California's system of school construction and maintenance is subpar and unfair, with low-income districts often under-funding construction but overspending on patching facilities that need major restorations, according to a study by Jeffrey Vincent, deputy director of the Center for Cities + Schools in the Institute of Urban and Regional Development at U.C. Berkeley.
"California must bolster – not recede from – its role in the state-local funding partnership for K-12 school facilities. Moving forward, the state should ensure that all school districts can reasonably meet both maintenance and capital investment needs" by combining local dollars with "stable and predictable state funding."
The study was published as new data has been released showing inequality in facilities funding in the state. It is possible that school construction could be a controversial issue in the Legislature next year, writes John Fensterwald of EdSource.
The last state-funded construction bond was passed in 2006, and now the state has run out of money while there is still about $2 billion worth of district projects waiting to be funded. The Coalition for Adequate School Housing (CASH), a group comprised of school districts and building and design contractors, has collected enough signatures to put a $9 billion bond on the November 2016 ballot.
Of that amount, approximately $2 billion would be used by community colleges and the rest would be divided among K-12 districts, technical education partnerships, and charter schools. Last year in his budget message, Gov. Jerry Brown said the state should not acquire further school construction debt. He suggested that local school districts make their contributions larger.
Without the backing of Brown and the California Teachers Association, the school coalition will have a difficult time getting the $9 billion bond passed. State Department of Finance officials and school construction leaders have discussed a new funding framework. The structure could take the form of a smaller bond, based on the ability of the districts to pay.
An editorial by The San Diego Union-Tribune Editorial Board says the study will certainly impact local decisions such as San Diego Unified's $100 million plan to refurbish Memorial Prep, a struggling middle school in poverty-stricken Logan Heights.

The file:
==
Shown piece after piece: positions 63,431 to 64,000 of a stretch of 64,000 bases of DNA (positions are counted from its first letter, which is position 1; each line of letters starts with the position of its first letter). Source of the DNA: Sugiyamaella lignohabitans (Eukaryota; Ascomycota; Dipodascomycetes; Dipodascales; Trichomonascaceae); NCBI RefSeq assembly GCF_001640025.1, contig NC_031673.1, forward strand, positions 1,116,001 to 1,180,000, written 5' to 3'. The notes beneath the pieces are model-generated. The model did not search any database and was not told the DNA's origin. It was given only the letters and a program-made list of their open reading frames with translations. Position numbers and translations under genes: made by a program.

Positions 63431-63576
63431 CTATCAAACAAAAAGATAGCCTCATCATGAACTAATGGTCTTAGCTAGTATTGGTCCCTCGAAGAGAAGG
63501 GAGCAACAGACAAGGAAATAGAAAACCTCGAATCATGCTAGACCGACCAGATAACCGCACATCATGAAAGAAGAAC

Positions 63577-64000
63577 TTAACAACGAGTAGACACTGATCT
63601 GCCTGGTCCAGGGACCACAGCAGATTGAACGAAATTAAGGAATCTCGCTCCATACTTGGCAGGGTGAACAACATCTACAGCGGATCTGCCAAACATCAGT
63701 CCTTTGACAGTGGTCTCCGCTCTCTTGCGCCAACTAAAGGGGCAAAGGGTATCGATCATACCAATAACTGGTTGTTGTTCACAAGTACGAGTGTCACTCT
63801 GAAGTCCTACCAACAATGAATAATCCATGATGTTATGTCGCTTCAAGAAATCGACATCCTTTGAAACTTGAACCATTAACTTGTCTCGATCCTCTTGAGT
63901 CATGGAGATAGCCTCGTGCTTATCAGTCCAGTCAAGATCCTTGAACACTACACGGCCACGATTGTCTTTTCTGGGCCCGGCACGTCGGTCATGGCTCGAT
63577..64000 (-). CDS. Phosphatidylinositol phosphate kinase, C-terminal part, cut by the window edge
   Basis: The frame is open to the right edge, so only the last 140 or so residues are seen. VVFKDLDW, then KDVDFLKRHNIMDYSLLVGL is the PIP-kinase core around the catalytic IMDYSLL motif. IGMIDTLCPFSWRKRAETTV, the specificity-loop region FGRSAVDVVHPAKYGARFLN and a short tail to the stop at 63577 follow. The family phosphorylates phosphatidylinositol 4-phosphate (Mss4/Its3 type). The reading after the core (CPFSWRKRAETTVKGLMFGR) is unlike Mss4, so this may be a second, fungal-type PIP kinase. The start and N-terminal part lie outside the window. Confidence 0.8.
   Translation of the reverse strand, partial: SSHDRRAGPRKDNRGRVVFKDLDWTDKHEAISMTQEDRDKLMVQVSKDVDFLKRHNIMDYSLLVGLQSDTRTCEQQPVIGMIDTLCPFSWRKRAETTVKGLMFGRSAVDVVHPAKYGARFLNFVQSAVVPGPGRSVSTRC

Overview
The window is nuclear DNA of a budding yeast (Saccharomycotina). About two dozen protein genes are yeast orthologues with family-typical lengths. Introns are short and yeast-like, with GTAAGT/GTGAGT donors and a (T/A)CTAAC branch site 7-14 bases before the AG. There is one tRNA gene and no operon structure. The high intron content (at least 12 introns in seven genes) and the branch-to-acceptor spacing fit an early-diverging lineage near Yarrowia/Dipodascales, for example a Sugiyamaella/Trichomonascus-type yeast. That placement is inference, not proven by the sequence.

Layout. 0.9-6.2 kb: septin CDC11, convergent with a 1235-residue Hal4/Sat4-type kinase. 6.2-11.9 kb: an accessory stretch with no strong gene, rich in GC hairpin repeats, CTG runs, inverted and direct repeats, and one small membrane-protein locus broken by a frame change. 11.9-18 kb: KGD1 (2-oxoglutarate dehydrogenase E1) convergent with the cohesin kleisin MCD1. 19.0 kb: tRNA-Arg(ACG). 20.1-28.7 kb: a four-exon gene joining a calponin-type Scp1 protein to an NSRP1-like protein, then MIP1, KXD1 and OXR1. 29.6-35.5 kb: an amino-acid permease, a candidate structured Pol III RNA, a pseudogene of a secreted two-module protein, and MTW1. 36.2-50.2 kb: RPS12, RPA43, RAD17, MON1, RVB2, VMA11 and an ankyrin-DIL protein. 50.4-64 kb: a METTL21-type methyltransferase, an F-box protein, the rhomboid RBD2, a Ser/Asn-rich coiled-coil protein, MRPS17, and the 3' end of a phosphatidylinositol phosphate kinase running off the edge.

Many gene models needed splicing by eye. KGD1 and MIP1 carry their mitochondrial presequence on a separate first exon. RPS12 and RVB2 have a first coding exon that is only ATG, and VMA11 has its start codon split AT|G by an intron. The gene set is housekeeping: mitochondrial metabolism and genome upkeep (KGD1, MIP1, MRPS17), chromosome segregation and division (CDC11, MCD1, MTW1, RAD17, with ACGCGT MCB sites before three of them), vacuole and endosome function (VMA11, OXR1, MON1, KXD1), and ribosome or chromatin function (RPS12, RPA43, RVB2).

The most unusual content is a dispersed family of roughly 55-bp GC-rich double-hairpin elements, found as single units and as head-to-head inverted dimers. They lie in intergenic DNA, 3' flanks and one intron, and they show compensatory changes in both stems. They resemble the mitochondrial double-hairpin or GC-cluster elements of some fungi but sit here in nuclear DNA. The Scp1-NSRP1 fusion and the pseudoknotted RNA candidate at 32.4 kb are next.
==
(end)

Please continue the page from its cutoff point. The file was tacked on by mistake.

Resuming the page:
The editors disagree with Vincent, saying that California should consider a revised, equity-driven path to school construction funded by the state. But this approach would come only after the adoption of reforms that mandate districts to be responsible and prevent the destructive cycle of "disrepair and replacement with their facilities."
They add that Vincent found 62% of the state's districts do not adequately maintain their facilities. When improperly maintained, facilities need replacement more often. The reason for this, in part, is that during the Great Recession, the Legislature suspended the state directive that required that districts spend at least 3% of their budgets on maintenance. In essence, districts gave up on maintaining their school buildings and now that there is funding, districts have not increased preservation up to previous levels.
Unless mandates on maintenance are put in place and enforced, the maintenance budget will always be at risk. But most important, say the editors, it is unfair for students of 2035 to have budget constraints because of bond debt that was used to fix broken windows and remove graffiti in 2015.
Ben Bradford of Capital Public Radio quoted Vincent:
"We did the study to look at if the state does not come up with more money to assist districts, can districts go it alone?" says Vincent. "The answer to that is easily half of them don't appear that they can, or at least they haven't been."